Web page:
Fast Five Quiz: Gout and Pseudogout

Herbert S. Diamond, MD


December 04, 2019

According to ACP guidelines, high-quality evidence showed no difference between low-dose febuxostat and allopurinol for gout flares. However, febuxostat is associated with higher costs than allopurinol. The most common adverse effect associated with allopurinol is rash. The most common adverse effects associated with febuxostat are abdominal pain, diarrhea, and musculoskeletal pain.

Also according to ACP guidance, low-dose colchicine is recommended when using the medication to treat acute gout. Evidence suggests that lower doses (1.2 mg followed by 0.6 mg 1 hour later) are as effective as higher doses (1.2 mg followed by 0.6 mg/h for 6 hours) for pain management, and are associated with fewer adverse gastrointestinal effects.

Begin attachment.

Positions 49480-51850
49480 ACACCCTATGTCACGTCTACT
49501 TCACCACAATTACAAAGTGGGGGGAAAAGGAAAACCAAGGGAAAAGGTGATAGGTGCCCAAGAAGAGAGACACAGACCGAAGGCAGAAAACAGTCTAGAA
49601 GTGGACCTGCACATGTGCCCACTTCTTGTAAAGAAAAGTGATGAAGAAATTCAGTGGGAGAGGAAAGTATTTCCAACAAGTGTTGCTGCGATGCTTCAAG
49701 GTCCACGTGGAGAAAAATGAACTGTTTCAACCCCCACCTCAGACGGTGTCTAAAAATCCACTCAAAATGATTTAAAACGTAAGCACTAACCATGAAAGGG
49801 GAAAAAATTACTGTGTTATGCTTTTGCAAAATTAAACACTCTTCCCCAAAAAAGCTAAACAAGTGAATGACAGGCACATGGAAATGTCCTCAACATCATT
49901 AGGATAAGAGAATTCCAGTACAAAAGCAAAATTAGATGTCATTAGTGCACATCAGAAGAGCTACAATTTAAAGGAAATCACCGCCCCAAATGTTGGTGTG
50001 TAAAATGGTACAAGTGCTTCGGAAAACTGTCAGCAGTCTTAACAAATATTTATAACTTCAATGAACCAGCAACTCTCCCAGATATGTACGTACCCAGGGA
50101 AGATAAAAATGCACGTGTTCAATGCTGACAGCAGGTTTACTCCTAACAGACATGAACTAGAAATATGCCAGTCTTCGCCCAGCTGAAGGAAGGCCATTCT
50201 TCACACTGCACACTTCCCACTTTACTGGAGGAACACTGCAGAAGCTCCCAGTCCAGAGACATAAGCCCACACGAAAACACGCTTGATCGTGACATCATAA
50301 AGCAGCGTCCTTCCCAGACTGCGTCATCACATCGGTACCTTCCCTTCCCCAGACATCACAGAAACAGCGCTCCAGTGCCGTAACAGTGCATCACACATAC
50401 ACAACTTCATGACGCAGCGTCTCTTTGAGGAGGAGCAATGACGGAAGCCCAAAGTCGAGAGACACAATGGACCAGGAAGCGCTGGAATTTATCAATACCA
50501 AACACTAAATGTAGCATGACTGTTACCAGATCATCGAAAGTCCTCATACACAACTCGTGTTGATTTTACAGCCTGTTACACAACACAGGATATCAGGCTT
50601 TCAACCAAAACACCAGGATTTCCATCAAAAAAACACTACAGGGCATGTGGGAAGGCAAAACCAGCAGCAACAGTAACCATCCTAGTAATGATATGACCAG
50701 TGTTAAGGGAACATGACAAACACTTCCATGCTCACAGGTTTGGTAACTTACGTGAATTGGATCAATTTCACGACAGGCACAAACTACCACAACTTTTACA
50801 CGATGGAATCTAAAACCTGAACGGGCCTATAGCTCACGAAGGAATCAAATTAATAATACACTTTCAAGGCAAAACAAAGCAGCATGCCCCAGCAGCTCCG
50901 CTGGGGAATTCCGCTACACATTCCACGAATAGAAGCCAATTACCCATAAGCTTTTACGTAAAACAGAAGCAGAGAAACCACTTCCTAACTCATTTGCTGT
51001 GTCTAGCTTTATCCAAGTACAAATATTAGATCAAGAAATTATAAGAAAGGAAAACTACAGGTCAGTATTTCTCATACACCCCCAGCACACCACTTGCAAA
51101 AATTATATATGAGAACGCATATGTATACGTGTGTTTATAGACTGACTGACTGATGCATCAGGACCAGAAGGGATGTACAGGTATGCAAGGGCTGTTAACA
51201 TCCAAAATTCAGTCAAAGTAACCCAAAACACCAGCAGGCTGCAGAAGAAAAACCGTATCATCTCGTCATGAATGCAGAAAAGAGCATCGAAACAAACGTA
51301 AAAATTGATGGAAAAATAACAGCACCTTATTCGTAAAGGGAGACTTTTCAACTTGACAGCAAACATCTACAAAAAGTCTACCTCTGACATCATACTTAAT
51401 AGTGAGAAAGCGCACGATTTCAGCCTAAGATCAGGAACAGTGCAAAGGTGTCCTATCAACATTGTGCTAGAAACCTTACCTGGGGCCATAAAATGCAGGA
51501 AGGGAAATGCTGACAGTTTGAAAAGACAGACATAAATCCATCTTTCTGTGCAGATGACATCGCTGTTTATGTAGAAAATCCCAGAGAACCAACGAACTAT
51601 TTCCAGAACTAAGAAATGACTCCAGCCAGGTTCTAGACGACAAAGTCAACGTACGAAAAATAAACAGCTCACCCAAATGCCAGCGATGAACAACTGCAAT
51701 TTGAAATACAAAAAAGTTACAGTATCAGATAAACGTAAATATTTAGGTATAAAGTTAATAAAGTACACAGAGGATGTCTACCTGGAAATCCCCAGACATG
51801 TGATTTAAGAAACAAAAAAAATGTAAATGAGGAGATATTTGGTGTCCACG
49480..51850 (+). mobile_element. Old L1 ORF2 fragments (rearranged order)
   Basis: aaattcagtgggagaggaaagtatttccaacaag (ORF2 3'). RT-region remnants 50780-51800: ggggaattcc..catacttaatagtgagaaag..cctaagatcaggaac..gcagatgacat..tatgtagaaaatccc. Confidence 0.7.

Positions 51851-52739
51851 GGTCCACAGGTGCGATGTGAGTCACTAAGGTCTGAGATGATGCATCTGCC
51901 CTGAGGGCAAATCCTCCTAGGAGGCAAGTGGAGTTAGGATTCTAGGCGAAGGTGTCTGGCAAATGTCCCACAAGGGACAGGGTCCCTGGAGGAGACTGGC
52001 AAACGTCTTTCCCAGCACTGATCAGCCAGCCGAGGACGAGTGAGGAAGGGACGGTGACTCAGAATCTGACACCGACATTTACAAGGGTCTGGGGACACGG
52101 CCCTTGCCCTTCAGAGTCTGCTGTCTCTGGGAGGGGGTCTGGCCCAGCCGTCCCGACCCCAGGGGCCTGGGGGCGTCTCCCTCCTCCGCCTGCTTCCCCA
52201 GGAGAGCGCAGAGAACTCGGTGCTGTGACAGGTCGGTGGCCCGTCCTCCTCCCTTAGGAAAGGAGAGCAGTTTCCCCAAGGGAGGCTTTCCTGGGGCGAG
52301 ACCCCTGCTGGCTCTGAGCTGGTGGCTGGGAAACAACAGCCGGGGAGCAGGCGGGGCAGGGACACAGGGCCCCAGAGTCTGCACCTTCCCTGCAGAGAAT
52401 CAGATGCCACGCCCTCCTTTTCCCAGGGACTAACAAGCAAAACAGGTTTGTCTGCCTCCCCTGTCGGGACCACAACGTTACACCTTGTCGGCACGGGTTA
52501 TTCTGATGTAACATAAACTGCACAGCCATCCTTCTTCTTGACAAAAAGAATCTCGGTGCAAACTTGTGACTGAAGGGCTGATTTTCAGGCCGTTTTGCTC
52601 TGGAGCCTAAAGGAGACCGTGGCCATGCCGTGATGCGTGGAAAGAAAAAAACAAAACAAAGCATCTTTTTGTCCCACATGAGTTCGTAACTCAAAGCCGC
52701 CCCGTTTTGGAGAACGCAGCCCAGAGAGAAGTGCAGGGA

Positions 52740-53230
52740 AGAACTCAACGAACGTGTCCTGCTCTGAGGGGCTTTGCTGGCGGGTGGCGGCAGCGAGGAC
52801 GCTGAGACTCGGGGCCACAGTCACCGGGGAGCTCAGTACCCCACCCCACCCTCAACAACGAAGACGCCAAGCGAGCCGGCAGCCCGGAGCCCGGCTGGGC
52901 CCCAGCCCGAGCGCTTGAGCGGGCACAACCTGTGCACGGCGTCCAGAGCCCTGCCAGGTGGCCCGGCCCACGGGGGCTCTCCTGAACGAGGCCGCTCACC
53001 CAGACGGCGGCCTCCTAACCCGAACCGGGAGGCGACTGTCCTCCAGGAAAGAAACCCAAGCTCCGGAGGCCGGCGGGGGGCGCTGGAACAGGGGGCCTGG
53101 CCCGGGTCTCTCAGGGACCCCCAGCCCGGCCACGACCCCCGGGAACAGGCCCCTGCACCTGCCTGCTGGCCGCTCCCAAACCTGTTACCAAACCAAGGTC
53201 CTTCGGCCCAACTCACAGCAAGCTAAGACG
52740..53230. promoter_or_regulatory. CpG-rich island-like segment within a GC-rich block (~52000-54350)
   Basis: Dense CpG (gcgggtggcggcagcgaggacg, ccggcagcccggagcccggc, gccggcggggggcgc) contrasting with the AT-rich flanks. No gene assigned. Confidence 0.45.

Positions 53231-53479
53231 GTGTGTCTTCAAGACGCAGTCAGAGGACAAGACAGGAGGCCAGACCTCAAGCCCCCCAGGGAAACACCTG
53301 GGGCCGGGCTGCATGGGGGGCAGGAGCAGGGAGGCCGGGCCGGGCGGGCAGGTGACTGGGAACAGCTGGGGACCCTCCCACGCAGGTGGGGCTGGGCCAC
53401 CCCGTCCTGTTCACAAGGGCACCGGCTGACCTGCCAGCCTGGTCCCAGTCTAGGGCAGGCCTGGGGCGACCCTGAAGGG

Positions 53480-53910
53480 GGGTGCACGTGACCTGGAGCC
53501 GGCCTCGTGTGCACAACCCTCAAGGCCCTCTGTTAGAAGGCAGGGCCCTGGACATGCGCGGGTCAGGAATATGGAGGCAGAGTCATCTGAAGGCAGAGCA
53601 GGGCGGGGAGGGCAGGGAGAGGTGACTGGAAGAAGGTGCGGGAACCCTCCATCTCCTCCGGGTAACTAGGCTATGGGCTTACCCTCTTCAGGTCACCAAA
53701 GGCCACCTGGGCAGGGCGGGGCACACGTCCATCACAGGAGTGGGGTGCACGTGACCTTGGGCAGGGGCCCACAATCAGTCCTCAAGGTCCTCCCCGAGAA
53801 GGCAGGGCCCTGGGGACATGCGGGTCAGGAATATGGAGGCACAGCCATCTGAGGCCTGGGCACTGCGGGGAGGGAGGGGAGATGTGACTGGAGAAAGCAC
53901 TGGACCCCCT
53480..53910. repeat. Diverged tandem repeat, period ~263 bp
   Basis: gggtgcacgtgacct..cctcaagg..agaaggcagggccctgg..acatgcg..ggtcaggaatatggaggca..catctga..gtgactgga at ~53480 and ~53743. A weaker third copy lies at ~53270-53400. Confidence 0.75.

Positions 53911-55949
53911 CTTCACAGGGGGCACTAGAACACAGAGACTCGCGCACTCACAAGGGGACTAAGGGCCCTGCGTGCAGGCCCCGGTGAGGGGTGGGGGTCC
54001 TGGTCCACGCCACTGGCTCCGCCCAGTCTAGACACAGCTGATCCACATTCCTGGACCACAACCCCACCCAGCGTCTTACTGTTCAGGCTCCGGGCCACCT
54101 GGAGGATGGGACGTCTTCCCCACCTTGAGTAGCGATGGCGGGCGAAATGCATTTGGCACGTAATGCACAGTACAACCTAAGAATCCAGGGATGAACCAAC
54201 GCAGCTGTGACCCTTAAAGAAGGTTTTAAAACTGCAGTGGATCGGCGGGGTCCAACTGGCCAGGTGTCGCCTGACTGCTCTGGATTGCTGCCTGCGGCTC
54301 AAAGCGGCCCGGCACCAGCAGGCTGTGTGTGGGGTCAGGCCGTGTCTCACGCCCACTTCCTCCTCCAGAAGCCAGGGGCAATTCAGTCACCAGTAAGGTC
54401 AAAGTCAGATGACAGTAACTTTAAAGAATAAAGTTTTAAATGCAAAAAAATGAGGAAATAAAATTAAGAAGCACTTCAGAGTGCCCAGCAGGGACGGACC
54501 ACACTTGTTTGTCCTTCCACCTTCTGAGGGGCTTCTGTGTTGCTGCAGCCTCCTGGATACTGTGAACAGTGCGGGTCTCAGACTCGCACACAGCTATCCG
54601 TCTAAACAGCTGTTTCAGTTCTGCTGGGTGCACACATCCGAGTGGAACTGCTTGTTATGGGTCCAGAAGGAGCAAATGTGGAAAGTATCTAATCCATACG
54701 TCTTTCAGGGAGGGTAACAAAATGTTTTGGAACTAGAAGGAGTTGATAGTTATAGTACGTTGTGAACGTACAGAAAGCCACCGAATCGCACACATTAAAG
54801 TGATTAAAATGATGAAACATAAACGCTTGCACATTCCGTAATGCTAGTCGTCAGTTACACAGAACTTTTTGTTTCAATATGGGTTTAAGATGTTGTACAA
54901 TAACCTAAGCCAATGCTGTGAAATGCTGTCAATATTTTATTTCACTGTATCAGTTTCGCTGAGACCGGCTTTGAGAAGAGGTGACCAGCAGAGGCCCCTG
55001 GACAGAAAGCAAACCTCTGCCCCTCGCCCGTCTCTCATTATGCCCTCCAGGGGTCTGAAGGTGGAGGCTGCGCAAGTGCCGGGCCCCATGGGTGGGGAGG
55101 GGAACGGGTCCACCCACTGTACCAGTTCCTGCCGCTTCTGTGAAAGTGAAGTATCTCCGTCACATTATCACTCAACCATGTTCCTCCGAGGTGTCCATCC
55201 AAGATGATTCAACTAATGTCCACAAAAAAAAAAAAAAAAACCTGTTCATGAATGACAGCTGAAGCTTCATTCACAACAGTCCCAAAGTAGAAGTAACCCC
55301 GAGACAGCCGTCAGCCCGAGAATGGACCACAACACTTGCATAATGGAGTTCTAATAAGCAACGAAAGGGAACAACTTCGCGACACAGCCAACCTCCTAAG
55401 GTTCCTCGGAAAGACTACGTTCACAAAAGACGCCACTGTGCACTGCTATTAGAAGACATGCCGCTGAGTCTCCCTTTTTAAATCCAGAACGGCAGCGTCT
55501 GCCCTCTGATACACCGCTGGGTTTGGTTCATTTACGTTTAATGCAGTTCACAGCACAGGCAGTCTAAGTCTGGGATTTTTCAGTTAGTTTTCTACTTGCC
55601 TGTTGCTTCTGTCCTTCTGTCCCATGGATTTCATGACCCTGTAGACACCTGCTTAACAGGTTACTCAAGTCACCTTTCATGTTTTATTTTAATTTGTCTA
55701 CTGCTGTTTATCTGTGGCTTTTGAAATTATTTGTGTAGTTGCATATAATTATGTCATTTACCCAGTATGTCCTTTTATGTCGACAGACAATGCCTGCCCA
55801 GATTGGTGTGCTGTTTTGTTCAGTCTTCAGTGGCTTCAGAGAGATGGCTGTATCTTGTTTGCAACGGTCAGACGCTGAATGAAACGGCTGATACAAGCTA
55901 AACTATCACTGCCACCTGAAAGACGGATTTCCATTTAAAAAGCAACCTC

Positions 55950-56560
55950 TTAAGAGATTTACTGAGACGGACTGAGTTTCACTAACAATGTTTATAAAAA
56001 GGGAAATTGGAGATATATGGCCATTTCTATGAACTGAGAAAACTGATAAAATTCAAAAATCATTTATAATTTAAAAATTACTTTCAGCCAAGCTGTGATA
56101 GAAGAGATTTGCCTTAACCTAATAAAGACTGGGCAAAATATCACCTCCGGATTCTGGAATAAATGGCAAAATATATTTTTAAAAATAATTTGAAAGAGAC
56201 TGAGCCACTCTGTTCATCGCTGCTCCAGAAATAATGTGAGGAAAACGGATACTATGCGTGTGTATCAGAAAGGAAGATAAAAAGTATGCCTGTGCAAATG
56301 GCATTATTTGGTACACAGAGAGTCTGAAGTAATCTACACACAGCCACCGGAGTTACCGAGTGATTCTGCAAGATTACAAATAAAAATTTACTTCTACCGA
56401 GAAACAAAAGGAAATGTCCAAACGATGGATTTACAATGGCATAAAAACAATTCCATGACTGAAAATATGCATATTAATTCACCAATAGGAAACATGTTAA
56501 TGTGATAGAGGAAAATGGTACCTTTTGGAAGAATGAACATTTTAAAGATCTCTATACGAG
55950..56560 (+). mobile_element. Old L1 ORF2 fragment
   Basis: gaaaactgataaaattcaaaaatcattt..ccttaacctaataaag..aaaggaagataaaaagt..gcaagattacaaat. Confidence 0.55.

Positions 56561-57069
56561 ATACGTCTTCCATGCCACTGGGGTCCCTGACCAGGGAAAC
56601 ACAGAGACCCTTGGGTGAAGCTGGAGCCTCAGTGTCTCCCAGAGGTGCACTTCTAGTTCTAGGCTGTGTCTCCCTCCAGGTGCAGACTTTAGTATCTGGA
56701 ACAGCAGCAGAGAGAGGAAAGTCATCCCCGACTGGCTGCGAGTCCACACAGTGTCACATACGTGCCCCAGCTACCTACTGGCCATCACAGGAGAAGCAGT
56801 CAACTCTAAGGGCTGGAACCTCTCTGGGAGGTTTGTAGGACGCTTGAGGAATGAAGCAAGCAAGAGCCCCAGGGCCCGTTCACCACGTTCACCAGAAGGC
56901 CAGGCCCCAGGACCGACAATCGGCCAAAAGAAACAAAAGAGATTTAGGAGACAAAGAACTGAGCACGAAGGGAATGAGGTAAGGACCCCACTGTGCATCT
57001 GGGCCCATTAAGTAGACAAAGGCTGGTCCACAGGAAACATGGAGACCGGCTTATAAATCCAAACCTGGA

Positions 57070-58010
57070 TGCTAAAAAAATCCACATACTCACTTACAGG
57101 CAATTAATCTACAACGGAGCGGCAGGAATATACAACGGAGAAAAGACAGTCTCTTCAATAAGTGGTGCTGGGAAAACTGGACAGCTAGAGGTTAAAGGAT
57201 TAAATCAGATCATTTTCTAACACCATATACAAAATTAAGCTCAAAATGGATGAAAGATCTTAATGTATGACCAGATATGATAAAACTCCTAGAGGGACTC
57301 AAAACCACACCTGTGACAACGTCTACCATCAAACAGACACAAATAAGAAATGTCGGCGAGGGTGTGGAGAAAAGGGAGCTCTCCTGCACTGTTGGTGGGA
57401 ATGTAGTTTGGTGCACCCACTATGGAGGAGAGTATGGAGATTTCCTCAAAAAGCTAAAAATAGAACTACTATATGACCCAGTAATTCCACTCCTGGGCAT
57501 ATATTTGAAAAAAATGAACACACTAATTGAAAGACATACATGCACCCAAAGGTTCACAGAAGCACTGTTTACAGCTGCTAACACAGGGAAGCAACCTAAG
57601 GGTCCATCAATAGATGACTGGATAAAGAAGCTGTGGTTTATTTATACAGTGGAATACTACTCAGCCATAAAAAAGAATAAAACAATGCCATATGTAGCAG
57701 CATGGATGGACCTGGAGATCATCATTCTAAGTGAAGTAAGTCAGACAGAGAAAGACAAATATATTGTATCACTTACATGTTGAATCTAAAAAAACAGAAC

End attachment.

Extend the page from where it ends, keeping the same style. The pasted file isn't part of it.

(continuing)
The ACP recommends against the use of long-term urate-lowering therapy in most patients after an initial gout attack and in patients with infrequent attacks. Although urate-lowering therapy has shown efficacy in shorter durations, the benefits of long-term use after a single or infrequent gout attacks remain unclear.

The ACP found insufficient evidence to recommend various dietary changes or supplements. Diet modifications alone are rarely able to lower uric acid levels sufficiently to prevent accumulation of urate, although they may help lessen the triggers of acute gout attacks.

Read more about the treatment of gout and pseudogout.

This Fast Five Quiz was excerpted and adapted from the Medscape Drugs & Diseases article Gout and Pseudogout.

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